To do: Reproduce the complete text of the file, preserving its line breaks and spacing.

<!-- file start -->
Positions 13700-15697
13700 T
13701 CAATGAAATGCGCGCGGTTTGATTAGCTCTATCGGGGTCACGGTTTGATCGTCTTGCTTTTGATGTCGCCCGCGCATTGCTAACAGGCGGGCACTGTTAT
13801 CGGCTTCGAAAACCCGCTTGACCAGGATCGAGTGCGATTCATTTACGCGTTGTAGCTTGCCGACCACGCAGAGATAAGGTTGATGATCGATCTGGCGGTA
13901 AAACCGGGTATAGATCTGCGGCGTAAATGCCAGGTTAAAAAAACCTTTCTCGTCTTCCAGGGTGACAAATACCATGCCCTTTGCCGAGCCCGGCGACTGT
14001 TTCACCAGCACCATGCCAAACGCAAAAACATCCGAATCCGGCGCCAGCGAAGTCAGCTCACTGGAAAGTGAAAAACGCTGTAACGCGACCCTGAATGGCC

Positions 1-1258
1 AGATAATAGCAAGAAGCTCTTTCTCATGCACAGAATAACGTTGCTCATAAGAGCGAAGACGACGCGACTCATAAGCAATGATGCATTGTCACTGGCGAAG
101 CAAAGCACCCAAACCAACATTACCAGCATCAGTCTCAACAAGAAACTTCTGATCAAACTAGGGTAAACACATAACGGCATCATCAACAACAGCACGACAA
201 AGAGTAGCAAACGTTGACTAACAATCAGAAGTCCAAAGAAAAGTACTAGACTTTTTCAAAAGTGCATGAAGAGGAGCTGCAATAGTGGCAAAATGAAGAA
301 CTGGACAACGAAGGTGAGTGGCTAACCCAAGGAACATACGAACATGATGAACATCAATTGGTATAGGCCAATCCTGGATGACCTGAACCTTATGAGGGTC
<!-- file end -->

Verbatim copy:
Positions 13700-15697
13700 T
13701 CAATGAAATGCGCGCGGTTTGATTAGCTCTATCGGGGTCACGGTTTGATCGTCTTGCTTTTGATGTCGCCCGCGCATTGCTAACAGGCGGGCACTGTTAT
13801 CGGCTTCGAAAACCCGCTTGACCAGGATCGAGTGCGATTCATTTACGCGTTGTAGCTTGCCGACCACGCAGAGATAAGGTTGATGATCGATCTGGCGGTA
13901 AAACCGGGTATAGATCTGCGGCGTAAATGCCAGGTTAAAAAAACCTTTCTCGTCTTCCAGGGTGACAAATACCATGCCCTTTGCCGAGCCCGGCGACTGT
14001 TTCACCAGCACCATGCCAAACGCAAAAACATCCGAATCCGGCGCCAGCGAAGTCAGCTCACTGGAAAGTGAAAAACGCTGTAACGCGACCCTGAATGGCC

Positions 1-1258
1 AGATAATAGCAAGAAGCTCTTTCTCATGCACAGAATAACGTTGCTCATAAGAGCGAAGACGACGCGACTCATAAGCAATGATGCATTGTCACTGGCGAAG
101 CAAAGCACCCAAACCAACATTACCAGCATCAGTCTCAACAAGAAACTTCTGATCAAACTAGGGTAAACACATAACGGCATCATCAACAACAGCACGACAA
201 AGAGTAGCAAACGTTGACTAACAATCAGAAGTCCAAAGAAAAGTACTAGACTTTTTCAAAAGTGCATGAAGAGGAGCTGCAATAGTGGCAAAATGAAGAA
301 CTGGACAACGAAGGTGAGTGGCTAACCCAAGGAACATACGAACATGATGAACATCAATTGGTATAGGCCAATCCTGGATGACCTGAACCTTATGAGGGTC